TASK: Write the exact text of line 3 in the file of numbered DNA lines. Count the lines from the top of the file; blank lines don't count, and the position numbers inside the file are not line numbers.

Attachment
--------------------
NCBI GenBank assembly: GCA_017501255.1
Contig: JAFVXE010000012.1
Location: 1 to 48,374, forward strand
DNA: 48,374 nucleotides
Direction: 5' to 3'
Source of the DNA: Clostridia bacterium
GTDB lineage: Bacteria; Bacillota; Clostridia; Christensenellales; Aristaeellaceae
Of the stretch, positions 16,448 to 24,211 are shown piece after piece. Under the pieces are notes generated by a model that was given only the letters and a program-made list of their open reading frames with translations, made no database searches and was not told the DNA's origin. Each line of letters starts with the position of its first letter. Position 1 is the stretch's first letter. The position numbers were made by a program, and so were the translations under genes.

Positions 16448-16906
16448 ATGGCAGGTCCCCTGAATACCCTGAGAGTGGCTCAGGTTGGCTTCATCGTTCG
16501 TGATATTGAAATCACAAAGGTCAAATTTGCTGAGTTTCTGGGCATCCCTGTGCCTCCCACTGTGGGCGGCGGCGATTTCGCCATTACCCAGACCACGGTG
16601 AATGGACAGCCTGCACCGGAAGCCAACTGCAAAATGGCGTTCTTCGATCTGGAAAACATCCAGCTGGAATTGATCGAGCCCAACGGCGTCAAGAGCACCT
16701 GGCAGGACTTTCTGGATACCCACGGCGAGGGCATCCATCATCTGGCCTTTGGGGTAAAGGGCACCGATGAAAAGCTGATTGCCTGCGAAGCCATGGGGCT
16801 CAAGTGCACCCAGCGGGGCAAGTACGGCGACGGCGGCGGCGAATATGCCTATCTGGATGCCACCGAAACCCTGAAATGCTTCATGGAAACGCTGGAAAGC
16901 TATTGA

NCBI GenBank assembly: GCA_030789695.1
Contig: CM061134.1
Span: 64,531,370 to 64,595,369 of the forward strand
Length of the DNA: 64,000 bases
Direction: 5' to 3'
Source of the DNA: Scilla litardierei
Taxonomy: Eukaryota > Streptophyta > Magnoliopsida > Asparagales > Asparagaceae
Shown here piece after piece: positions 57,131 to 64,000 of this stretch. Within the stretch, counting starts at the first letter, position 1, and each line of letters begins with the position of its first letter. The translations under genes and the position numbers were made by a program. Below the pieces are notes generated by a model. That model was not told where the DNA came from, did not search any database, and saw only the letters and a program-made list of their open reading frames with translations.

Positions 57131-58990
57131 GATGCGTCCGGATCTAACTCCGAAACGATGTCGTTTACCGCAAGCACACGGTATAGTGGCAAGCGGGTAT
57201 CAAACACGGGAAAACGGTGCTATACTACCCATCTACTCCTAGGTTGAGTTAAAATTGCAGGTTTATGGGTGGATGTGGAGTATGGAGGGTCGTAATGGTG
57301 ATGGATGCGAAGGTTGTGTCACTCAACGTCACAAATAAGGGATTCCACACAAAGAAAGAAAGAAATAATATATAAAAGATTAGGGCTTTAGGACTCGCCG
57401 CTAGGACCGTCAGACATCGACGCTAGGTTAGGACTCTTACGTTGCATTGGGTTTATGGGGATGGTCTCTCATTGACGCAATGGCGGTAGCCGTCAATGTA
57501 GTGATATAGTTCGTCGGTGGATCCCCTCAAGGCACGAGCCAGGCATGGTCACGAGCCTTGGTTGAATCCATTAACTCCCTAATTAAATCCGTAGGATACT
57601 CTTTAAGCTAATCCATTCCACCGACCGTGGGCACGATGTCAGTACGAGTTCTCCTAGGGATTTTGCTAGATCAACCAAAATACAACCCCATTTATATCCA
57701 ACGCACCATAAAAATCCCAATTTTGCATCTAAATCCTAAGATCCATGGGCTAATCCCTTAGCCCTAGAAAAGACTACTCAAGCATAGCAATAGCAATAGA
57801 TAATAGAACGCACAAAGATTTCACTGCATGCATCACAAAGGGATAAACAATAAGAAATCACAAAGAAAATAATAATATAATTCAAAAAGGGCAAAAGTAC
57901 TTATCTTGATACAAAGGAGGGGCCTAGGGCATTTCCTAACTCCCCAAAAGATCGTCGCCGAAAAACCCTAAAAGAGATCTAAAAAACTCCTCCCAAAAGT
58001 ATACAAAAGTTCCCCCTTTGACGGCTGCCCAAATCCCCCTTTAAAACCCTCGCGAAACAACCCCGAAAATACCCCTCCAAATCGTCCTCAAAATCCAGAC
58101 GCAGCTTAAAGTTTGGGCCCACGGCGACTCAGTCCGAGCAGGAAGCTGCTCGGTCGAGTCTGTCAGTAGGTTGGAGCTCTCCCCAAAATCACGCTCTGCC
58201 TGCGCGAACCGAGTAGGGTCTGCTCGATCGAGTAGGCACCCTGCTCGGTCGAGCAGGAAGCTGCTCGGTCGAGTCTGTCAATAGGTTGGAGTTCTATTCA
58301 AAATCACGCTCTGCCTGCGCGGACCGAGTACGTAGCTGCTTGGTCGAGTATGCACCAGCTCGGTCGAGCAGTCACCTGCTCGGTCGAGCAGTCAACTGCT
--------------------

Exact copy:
Location: 1 to 48,374, forward strand